Where'd You Go, Bernadette

12611253Ah Bernadette!  You have got to love her in spite of all of her faults.  She’s witty, intelligent, and an immensely creative architect.  Unfortunately, something has happened to her, making her anti-social and borderline argoraphobic.  This is a novel that explores what can go wrong with someone and how that person is perceived by others.  It also speaks of personal limits.  The reader can’t help but love Bernadette Fox because her rants are sometimes the ones we want to do ourselves, but prefer to do it in our heads.  Not doing her job as an architect for a long while, she tries to cope with being stuck at home because she hates going out, while trying to raise her intelligent precocious daughter Bee.  Meanwhile her husband, Elgin, is a big computer guru working for the omnipresent Microsoft or MS as the people call it in the book. He is the reason they have moved to Seattle.

The book is an amazing introspection on what is wrong in American society.  Maria Semple has found an ingenious way of critiquing that through the usage of the different types of correspondence used to tell the story of what happens to Bernadette.  The most original aspect of this book is that it is told from multiple perspectives, using letters, emails, faxes, doctors reports, and interviews.  Some may argue that it isn’t literary enough because of that but I disagree.  What better way to critique society while using one of its devil evils, emailing, etc.  It’s clear that Semple has taken a lot of care into weaving the story.  There are many issues that are developed such as husband/wife relationships, mother/daughter relationships, being wealthy, creating, socializing, integrating into a community, etc.  What I love the most is that it got me to laugh out loud quite a few times.  It is an entertaining and gratifying read.  It really made me wonder how I would react to some of the things that happened to Bernadette.  At one moment, there is a reference to a novel with a famous architect in it and Bernadette’s creativity rivals his ingenuity.  The only thing is Bernadette is human and that fragility is what makes the reader empathise with her.

Where’d You Go, Bernadette is not Maria Semple’s first novel.  It was The One is Mine.  It is the story of a profoundly unhappy woman named Violet Parry, who is living a luxurious life with her husband David and her toddler Dot.  It’s not until she meets Teddy that things seem to be very different for her.  Semple wrote on various popular television series where she’s proved she knows how to tell a story.  She is credited for having worked on shows such as Saturday Night Live, Arrested Development, Suddenly Susan Mad About You, 90210, and Ellen.  Writing might be in her blood as they say since her father Lorenzo Semple, Jr. worked on the television series of Batman.  Maria Semple lives in Seattle with her husband and her daughter Poppy.  Check out the link below where Semple talks about how she went about writing Where’d You Go, Bernadette and mentions a few excellent pointers for debutant writers.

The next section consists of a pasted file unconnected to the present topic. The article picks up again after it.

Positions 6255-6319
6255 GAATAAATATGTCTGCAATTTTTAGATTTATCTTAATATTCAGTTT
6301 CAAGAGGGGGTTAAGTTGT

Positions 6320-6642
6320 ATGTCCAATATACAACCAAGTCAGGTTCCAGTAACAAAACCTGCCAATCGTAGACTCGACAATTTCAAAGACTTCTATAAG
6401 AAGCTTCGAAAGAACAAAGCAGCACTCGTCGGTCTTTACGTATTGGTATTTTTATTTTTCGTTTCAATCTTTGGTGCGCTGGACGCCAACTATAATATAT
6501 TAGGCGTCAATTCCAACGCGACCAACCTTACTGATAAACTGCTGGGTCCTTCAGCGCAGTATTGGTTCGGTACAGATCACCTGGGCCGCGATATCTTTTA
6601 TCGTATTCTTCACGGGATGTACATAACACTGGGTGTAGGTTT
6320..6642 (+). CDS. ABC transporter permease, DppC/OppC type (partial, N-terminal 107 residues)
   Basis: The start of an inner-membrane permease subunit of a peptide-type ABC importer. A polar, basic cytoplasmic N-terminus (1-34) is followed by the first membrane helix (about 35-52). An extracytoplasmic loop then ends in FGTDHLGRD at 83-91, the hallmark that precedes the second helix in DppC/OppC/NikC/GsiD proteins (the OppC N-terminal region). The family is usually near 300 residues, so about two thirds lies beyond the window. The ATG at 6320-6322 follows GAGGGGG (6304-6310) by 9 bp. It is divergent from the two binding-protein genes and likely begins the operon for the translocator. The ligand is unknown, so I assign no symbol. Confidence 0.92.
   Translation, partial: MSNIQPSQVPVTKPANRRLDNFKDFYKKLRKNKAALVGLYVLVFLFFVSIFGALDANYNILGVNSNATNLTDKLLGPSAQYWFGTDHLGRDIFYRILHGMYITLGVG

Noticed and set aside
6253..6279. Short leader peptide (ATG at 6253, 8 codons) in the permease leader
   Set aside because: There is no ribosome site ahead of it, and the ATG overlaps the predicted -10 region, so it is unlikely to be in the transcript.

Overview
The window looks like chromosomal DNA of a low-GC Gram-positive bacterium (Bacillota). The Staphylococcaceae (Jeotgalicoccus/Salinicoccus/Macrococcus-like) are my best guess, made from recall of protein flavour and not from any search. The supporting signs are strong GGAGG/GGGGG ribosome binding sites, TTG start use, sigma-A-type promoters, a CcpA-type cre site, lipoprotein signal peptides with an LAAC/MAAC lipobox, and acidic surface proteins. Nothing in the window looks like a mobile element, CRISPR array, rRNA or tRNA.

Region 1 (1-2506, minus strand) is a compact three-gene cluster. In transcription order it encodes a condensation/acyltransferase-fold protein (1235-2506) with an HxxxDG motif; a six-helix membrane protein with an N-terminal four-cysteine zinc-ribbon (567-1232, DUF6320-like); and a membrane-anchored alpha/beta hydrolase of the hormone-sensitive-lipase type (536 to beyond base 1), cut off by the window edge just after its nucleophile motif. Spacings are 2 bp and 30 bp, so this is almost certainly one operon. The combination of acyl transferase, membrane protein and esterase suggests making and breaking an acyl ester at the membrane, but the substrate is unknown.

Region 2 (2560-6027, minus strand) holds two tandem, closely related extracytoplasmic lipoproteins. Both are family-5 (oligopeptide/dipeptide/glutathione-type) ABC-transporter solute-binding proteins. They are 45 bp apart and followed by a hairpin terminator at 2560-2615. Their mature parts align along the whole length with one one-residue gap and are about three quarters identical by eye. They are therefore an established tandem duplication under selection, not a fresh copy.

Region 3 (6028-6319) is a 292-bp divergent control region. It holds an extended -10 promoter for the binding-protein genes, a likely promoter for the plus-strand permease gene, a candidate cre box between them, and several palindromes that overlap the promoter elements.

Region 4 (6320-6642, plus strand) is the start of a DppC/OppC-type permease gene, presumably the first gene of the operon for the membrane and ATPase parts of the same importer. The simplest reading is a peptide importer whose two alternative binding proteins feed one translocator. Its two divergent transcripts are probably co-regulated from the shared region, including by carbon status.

Title: Where’d You Go, Bernadette

Genre:  Adult Fiction/Humor/Contemporary

Published:  August 2012

Edition:  Little, Brown and Company

Pages:  320

Language:  English

My rating:  * * * * *

My favorite quote:  ”I was downtown early one morning and I noticed the streets were full of people pulling wheelie suitcases.  And I thought, Wow here’s city full of go-getters.  Then I realized, no, these are all homeless bums who have spent the night in doorways and are packing up before they get kicked out.  Seattle is the only city where you step in shit and you pray, please God, let this be dog shit.” (Where’d You Go, Bernadette, p. 124)

+4,223

28. The Senator's Wife

This is the very first novel that I’ve read by Sue Miller.   I think she’s known for writing about women and relationships.  I was really surprised to say the least.  There was a scene that knocked me off my seat.  I just couldn’t believe it.  I would have never thought of it.  In spite of everything, the first half of the book was a bit of a bore.  There was a lot of character development, which was useful but slowed the story down.  Around the middle of the story I became more interested.  I didn’t like any of the characters because they are all extremely flawed.  Meri is a snoop and very unsure of herself.  Delia is overly confident but naive in love.  Nathan is insensitive and arrogant.  Tom the senator is self-centered, egotistical philanderer.

Meri and Nathan are a young couple house hunting for their new home.  They decide to buy the old house that they are looking at and it happens to be connected to Delia’s house who is the senator’s wife.  From the moment the couple moves in, their lives connect with  Delia’s to transform each other forever.

I’m not sure I understand what Sue Miller is trying to say in this book but it’s not very feminist if she is.  Actually, I suspect she is just trying to give a point of view about relationships.  For one thing, the novel is very well written.  I learned a few new vocabulary words.  I’ll be cautious to choose another Sue Miller book though.  I’ll ask my avid reader friends to steer me to a really good one or just read The Good Mother (the one that’s often mentioned).

Sue Miller published her first novel in 1986, The Good Mother.  Since she was a single mother, she didn’t have much time to devote to writing; although now she’s made up for that after publishing ten books and two of them have been adapted to film – The Good Mother (1988) and Inventing the Abbotts (1997).  She is now a professor teaching creative writing classes at Smith College.